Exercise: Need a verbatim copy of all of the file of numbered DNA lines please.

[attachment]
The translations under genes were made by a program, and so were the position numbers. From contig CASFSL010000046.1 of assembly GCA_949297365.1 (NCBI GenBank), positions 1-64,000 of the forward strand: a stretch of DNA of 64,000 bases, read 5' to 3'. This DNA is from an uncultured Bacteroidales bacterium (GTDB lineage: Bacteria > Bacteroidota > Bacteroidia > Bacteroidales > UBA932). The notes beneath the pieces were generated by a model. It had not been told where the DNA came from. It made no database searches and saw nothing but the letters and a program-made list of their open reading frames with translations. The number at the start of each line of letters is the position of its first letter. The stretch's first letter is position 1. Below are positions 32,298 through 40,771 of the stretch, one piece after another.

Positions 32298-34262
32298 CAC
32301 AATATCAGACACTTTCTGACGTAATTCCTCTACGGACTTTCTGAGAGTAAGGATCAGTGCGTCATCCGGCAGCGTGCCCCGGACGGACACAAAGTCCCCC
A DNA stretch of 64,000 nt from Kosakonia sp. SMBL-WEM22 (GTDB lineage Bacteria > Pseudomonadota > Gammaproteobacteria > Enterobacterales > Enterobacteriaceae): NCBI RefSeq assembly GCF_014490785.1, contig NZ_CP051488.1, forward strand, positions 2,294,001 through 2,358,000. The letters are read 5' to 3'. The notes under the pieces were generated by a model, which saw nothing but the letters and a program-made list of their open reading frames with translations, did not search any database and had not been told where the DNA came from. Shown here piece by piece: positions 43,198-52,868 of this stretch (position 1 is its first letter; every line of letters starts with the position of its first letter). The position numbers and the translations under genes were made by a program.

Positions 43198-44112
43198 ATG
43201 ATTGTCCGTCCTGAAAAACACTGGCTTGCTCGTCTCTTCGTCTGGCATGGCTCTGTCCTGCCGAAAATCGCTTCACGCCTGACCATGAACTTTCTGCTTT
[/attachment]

The translations under genes were made by a program, and so were the position numbers. From contig CASFSL010000046.1 of assembly GCA_949297365.1 (NCBI GenBank), positions 1-64,000 of the forward strand: a stretch of DNA of 64,000 bases, read 5' to 3'. This DNA is from an uncultured Bacteroidales bacterium (GTDB lineage: Bacteria > Bacteroidota > Bacteroidia > Bacteroidales > UBA932). The notes beneath the pieces were generated by a model. It had not been told where the DNA came from. It made no database searches and saw nothing but the letters and a program-made list of their open reading frames with translations. The number at the start of each line of letters is the position of its first letter. The stretch's first letter is position 1. Below are positions 32,298 through 40,771 of the stretch, one piece after another.

Positions 32298-34262
32298 CAC
32301 AATATCAGACACTTTCTGACGTAATTCCTCTACGGACTTTCTGAGAGTAAGGATCAGTGCGTCATCCGGCAGCGTGCCCCGGACGGACACAAAGTCCCCC
A DNA stretch of 64,000 nt from Kosakonia sp. SMBL-WEM22 (GTDB lineage Bacteria > Pseudomonadota > Gammaproteobacteria > Enterobacterales > Enterobacteriaceae): NCBI RefSeq assembly GCF_014490785.1, contig NZ_CP051488.1, forward strand, positions 2,294,001 through 2,358,000. The letters are read 5' to 3'. The notes under the pieces were generated by a model, which saw nothing but the letters and a program-made list of their open reading frames with translations, did not search any database and had not been told where the DNA came from. Shown here piece by piece: positions 43,198-52,868 of this stretch (position 1 is its first letter; every line of letters starts with the position of its first letter). The position numbers and the translations under genes were made by a program.

Positions 43198-44112
43198 ATG
43201 ATTGTCCGTCCTGAAAAACACTGGCTTGCTCGTCTCTTCGTCTGGCATGGCTCTGTCCTGCCGAAAATCGCTTCACGCCTGACCATGAACTTTCTGCTTT